Happy i-Purim! With apps on my phone that can recite the Megillah, show me the text, or drown out the name of the nefarious villain, I’m set. Who needs a scroll, a book or a gragger? For that matter, who needs community? I can video into a cyber-minyan, or watch one on YouTube.
And while doing that, I can pull up some rabbinic commentaries, along with blogs offering contemporary takes on the ancient story. Imagine the travails of our long-ago ancestors, crowding around the precious few handwritten documents, or our not-so-long-ago ancestors, lugging books and scheduling travel to be near a shul when Purim comes around.
If you follow articles and blogs about Jewish cyber resources, you know what I mean. In the digitized world, we carry our connections and values, Jewish or otherwise, everywhere. We live in a world no less miraculous than that of Shushan around the 14th and 15th days of the month of Adar so many centuries ago.
But in the spirit of Purim, I feel compelled to turn this paean to technology on its head. After all, our sages urge us to drink to the point of ad delo yada – not knowing – the difference between Mordecai and Haman. Or, put differently, between the good guy and the bad guy, or the good and the bad.
And that, I believe, is where we are with the miracle of technology.
Don’t misunderstand. I’m not a Luddite. I embrace technology as much as the next guy – in fact, even more than the next guy, especially if the next guy is my husband. We have twice as many computers as people at home, and my phone is way smarter than I am. I Google, doodle and tweet. I upload, download, and sync with the clouds, and cavort in the blogosphere.
The wonderful Jewish American writer and poet Marge Piercy wrote a marvellous science fiction novel, He, She, and It, that grapples with the implications of technological advances and artificial intelligence through the prism of a futuristic Jewish community and the development of a postmodern golem. No longer separate from the electronic devices that connect them to vast storehouses of knowledge and to one another, folks plug bodily into computers. They experience and define themselves through technology and cyberspace. The self and the chip become almost inseparable.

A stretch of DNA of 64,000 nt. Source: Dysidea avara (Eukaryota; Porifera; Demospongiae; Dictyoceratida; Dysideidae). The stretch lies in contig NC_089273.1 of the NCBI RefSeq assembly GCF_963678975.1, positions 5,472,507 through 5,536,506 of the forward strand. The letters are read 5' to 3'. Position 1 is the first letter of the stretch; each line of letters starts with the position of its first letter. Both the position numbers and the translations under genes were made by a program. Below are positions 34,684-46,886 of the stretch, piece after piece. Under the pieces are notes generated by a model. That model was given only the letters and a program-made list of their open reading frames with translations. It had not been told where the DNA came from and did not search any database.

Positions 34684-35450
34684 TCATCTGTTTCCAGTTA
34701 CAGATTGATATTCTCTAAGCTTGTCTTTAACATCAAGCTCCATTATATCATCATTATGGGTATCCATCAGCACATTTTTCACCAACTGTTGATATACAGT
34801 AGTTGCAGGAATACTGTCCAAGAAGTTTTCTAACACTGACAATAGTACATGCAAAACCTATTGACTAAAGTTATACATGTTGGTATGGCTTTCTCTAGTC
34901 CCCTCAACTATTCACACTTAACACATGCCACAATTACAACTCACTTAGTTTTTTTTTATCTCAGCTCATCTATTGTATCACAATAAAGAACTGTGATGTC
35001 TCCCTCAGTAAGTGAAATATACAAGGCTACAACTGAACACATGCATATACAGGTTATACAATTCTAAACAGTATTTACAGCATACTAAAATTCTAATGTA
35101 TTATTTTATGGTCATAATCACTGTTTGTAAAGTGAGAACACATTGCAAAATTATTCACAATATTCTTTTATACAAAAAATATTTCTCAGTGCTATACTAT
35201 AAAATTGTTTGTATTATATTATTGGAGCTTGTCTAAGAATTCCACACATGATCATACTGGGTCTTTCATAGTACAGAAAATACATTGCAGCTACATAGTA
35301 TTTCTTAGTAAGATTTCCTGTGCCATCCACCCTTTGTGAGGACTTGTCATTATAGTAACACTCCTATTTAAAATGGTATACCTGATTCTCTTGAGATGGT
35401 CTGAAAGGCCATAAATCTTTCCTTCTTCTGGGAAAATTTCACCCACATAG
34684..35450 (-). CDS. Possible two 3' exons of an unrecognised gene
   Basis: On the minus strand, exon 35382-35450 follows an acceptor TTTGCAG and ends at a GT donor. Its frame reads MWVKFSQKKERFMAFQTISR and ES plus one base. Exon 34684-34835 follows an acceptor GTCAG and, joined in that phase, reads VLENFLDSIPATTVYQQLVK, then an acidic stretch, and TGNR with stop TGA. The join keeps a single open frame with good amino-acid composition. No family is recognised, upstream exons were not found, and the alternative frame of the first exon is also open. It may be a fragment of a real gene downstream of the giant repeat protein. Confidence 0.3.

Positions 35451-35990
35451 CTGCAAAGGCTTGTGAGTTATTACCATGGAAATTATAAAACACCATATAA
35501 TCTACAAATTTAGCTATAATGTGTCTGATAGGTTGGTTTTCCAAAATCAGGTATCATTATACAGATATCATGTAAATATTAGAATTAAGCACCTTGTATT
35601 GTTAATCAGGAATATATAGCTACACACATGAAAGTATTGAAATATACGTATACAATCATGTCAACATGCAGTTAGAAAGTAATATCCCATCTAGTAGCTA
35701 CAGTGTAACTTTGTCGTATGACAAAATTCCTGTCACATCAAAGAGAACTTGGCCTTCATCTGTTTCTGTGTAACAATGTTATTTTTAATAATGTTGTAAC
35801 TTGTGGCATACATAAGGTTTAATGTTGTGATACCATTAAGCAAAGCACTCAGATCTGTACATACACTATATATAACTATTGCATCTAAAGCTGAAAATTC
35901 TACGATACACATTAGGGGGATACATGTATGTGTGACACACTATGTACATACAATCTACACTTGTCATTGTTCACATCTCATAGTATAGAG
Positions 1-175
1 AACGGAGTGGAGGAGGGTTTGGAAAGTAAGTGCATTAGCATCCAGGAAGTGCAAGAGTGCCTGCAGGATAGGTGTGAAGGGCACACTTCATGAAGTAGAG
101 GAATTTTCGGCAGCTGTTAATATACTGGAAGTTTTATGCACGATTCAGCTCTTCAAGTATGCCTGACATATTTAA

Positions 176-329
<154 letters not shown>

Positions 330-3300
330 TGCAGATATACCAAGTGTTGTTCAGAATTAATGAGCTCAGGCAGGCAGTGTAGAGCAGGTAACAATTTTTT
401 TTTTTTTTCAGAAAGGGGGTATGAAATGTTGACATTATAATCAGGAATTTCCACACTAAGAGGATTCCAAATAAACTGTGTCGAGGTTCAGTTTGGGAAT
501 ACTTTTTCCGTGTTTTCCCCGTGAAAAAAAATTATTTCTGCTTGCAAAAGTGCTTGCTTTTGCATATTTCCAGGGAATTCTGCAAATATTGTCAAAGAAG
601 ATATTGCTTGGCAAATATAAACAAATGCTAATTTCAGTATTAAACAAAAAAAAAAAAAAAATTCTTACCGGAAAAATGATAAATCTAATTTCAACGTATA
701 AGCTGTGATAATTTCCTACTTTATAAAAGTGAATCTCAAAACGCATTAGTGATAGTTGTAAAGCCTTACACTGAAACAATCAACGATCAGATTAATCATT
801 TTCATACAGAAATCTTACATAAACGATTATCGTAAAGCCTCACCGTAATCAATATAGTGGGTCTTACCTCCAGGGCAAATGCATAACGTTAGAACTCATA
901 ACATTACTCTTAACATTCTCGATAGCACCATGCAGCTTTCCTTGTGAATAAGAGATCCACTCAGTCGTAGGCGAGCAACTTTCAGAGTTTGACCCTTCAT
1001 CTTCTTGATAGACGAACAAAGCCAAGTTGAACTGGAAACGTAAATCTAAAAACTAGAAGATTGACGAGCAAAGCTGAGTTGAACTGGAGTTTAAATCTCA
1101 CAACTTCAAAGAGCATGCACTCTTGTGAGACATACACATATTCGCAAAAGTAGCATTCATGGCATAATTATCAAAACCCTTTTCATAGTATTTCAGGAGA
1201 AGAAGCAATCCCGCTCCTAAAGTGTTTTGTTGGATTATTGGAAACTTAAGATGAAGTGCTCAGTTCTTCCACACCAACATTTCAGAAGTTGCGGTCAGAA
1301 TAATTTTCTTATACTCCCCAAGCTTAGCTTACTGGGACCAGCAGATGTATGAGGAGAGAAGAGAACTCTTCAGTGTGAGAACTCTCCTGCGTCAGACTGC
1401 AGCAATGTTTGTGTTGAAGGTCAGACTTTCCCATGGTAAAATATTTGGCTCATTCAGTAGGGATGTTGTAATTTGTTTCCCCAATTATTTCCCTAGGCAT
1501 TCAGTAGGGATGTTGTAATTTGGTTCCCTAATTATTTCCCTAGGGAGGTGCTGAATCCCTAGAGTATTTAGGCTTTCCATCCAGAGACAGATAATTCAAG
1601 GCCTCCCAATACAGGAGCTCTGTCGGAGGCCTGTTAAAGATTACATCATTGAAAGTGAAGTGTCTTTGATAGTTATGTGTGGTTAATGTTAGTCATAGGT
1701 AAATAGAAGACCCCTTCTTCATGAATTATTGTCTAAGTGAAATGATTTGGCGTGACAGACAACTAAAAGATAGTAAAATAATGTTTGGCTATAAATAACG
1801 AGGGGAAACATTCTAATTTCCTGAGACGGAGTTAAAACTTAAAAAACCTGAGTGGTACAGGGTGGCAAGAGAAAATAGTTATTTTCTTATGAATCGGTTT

Oh, brave new world!
The thing about science fiction writing, though, is that it projects us into the future in order to examine problems of the present. And one issue that Piercy’s novel foregrounds is our relationship to powerful technology – the good and the bad.
We professors see it in our classes and in our research. Want more information? Students pull it up instantly on their laptops and smartphones. Research that once took laborious hours in distant archives happens at home, instantaneously on our screens. But can we shut it off?
Social interactions these days always involve more guests than you bargain for – hello Mr. Droid and Ms. BBerry. As for classroom dynamics, even though I tell my students to turn off anything that rings, vibrates or lights up during seminar discussions, our community of learning is quickly unravelled by the apparently irresistible pull of Facebook, messaging, e-mail, cyber-shopping and even Netflix. One student who texted all through a the screening of documentary film about the Holocaust later apologized for her “addiction.” I think she got it right – it is an addiction of sorts. And like all addictions, it changes the addict in ways that the addict cannot see.
Recently, a professors’ listserv was occupied for days about how to handle the “problem of technology” in our classes. And, as my colleague Eric Lawee recently observed, the pedagogic challenges are the least of the issues. Tech use starts young. How does it affect social skills, sensitivity, tenacity, the ability to focus, to hold onto and think through matters longer that 140-character tweets and more complex than “OMG ur my BFF LOL”?
Purim is easy. Even if we momentarily lose track of the good and bad guys, we sober up and things fall back into their proper categories. But in our evolving digital world, the good and bad can’t be so easily separated.